After asking the question, they researched the subject and developed a hypothesis, which they then tested using experiments. Running the experiments, of course, required them to identify the independent and dependent variables, a list of needed materials, and a way to collect and report on the data.
Fourth- and fifth-grade students completed the science fair-like projects at school in teams of between two and four students, Ms Yost said. The winners from the school will go on to present their projects at the county science fair on May 8 and 9.
Do you want high school graduates to be ready for college in the STEM disciplines? Then get your middle schoolers ready for high school classes in STEM subjects, and get your elementary students ready for middle school science. And not just ready, but excited and crazy loud for science, technology, and engineering projects.
Third graders’ projects involved keeping an egg safe in a crashing car.
‘Reptile Man’ brings turtles, snakes, lizards, and alligators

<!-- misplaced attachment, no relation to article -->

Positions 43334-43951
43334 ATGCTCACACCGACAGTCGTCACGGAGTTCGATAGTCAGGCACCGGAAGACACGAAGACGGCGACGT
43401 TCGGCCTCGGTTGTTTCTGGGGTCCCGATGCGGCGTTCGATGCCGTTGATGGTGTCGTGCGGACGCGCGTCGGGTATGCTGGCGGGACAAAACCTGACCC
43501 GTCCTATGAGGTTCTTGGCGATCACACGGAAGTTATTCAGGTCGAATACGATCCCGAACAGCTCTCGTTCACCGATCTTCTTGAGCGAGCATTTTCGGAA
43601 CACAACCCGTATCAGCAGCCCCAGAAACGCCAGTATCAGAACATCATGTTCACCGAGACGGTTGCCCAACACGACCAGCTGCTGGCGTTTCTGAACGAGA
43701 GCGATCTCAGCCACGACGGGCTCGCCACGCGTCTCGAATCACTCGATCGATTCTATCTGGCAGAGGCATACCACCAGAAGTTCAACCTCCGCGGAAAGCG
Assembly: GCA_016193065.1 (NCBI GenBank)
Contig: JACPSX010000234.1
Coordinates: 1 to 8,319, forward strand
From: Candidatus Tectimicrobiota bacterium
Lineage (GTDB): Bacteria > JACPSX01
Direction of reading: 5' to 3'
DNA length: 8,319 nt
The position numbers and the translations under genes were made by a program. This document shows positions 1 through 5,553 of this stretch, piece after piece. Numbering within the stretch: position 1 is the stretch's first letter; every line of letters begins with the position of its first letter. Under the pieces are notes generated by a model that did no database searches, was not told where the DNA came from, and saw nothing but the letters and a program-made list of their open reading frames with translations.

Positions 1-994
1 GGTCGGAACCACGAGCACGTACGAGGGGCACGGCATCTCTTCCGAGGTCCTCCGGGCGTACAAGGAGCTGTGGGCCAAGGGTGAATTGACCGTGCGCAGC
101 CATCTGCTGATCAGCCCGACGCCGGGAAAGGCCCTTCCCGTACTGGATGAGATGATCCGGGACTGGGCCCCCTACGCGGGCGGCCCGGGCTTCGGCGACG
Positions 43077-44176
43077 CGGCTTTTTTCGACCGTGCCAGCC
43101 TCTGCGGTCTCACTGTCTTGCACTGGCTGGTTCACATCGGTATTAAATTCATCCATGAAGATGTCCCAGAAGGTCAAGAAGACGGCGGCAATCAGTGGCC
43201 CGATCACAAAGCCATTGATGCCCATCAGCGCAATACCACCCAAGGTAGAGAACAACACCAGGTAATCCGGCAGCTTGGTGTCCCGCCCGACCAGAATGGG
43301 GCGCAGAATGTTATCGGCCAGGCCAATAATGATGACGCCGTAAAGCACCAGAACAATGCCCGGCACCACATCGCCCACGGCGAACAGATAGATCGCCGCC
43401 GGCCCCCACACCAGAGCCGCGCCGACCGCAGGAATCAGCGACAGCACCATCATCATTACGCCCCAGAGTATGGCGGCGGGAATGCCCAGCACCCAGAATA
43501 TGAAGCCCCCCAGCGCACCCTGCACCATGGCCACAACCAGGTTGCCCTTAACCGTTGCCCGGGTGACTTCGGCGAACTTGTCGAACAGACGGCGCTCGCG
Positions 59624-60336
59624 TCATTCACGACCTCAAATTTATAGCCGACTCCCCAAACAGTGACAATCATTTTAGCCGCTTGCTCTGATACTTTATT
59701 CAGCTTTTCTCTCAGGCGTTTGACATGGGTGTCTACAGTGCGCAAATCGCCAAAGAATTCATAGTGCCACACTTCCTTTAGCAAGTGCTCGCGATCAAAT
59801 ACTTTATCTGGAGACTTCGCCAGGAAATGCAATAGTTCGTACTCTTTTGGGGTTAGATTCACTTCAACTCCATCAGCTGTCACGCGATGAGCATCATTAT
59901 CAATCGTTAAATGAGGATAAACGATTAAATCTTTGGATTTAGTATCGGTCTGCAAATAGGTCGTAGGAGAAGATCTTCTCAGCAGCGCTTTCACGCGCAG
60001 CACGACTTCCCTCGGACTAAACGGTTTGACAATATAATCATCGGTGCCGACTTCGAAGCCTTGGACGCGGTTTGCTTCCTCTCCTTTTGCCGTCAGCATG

The big hit of the evening was Reptile Man, who went by the name “Mr Michael.” His assistant was Mr David. The two educators showed students an American alligator, an alligator snapping turtle, a Mexican bearded lizard, and a Mexican milk snake. They also brought a surprise reptile that drew ooh’s and ah’s from students.
One of the snakes they brought was born in August. “Chapstick” could curl up on a quarter when he was born, Mr Michael told the crowd gathered in the gym. On Tuesday, Chapstick came to the school in Mr David’s shirt pocket.
Snakes are most beautiful right after shedding their skin, Mr Michael said.
“He doesn’t live in a pocket,” Mr Michael said. “He doesn’t know what a pocket is.”
Reptiles, he pointed out, are most comfortable when they’re hidden—in a wooden box, in a shirt pocket, under a rock, or wherever. “They hide for two reasons,” he explained. “Either they’re hiding so they can catch their food, or they’re hiding so they don’t become food.”